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How to Walk With a Walking Boot

Updated July 20, 2017

A walking boot is a flexible alternative to a fixed cast for certain foot, ankle and lower leg injuries. These lightweight and removable boots offer support for ankle sprains and some stable fractures. People prefer walking boots to casts because unlike casts, the boot can be removed for bathing and sleeping. A walking boot is sometimes a treatment for Charcot foot, a symptom of diabetes. Achilles tendinitis also warrants using a walking boot for stability. Walking boots come with high-tops that fit close to the bottom of the knee or low tops that fit midway up the shin.

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  1. Fit the walking boot snugly but not too tight. A boot fitted to tightly will hurt the foot. A loose boot will not offer the correct amount of support needed to protect the injury. Some walking boots offer customisable fits. Adjustable ankle and heel pads to create optimal support for the injured foot, ankle or leg.

  2. Simulate normal walking while wearing a walking boot. Walking boots are designed to allow for easier walking with foot and ankle injuries. A study of the impact of walking boots and casts on walking by the Department of Orthopedic Surgery at Baylor University Medical Center in Dallas concluded that the synthetic cast impaired walking stride more than the walking boot. Subjects were able to closely replicate normal walking with a walking boot.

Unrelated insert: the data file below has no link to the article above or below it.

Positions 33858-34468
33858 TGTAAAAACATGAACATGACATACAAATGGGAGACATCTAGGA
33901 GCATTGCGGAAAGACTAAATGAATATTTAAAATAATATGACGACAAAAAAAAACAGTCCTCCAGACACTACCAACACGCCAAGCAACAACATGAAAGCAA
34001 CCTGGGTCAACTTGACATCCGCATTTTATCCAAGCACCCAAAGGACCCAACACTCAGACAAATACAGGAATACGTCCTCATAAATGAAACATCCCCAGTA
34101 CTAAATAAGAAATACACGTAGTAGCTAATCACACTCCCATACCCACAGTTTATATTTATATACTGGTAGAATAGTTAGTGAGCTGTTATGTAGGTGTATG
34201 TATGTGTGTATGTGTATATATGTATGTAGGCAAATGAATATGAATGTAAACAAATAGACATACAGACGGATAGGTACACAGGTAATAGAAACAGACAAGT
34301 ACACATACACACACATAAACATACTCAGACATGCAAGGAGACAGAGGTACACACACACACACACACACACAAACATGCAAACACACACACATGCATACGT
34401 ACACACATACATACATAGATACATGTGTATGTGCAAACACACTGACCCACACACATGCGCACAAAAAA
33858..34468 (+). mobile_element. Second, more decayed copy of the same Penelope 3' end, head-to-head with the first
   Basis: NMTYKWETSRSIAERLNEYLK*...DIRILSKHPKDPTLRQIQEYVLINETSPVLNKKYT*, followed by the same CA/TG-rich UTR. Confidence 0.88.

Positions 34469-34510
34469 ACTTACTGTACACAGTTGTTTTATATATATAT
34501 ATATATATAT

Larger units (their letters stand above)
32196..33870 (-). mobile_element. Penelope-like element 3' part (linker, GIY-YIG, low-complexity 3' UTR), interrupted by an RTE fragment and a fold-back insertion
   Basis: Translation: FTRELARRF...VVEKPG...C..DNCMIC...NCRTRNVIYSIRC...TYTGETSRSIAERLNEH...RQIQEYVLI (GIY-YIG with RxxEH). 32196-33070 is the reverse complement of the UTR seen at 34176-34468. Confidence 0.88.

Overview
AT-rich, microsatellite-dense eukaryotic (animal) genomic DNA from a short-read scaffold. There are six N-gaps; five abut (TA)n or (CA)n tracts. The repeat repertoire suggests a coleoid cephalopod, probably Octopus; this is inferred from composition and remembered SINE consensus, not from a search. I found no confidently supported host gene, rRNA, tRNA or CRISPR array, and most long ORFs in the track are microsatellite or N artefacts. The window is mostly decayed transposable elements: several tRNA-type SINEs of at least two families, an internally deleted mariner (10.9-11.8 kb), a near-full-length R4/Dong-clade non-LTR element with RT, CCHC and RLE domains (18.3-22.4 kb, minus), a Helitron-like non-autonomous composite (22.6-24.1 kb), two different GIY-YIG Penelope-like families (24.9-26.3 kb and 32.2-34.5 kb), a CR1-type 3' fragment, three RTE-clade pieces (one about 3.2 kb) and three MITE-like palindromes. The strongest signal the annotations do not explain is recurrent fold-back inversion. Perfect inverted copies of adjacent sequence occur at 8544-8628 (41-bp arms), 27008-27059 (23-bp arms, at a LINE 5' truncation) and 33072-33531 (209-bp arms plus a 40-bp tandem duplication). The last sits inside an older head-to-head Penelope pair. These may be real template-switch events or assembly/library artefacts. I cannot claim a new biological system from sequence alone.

3. Use caution when walking down hills and stairs. The walking boot supports the foot and leg after an injury. However, some instability may still exist, particularly when getting used to the feel of the boot. Use a handrail when walking down stairs. Be careful navigating down hills as the angle of the leg and weight on the knee is significantly different than walking on even surfaces.

  4. Warning

    Walking boots are not recommended for unstable fractures.

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About the Author

Julia Detering
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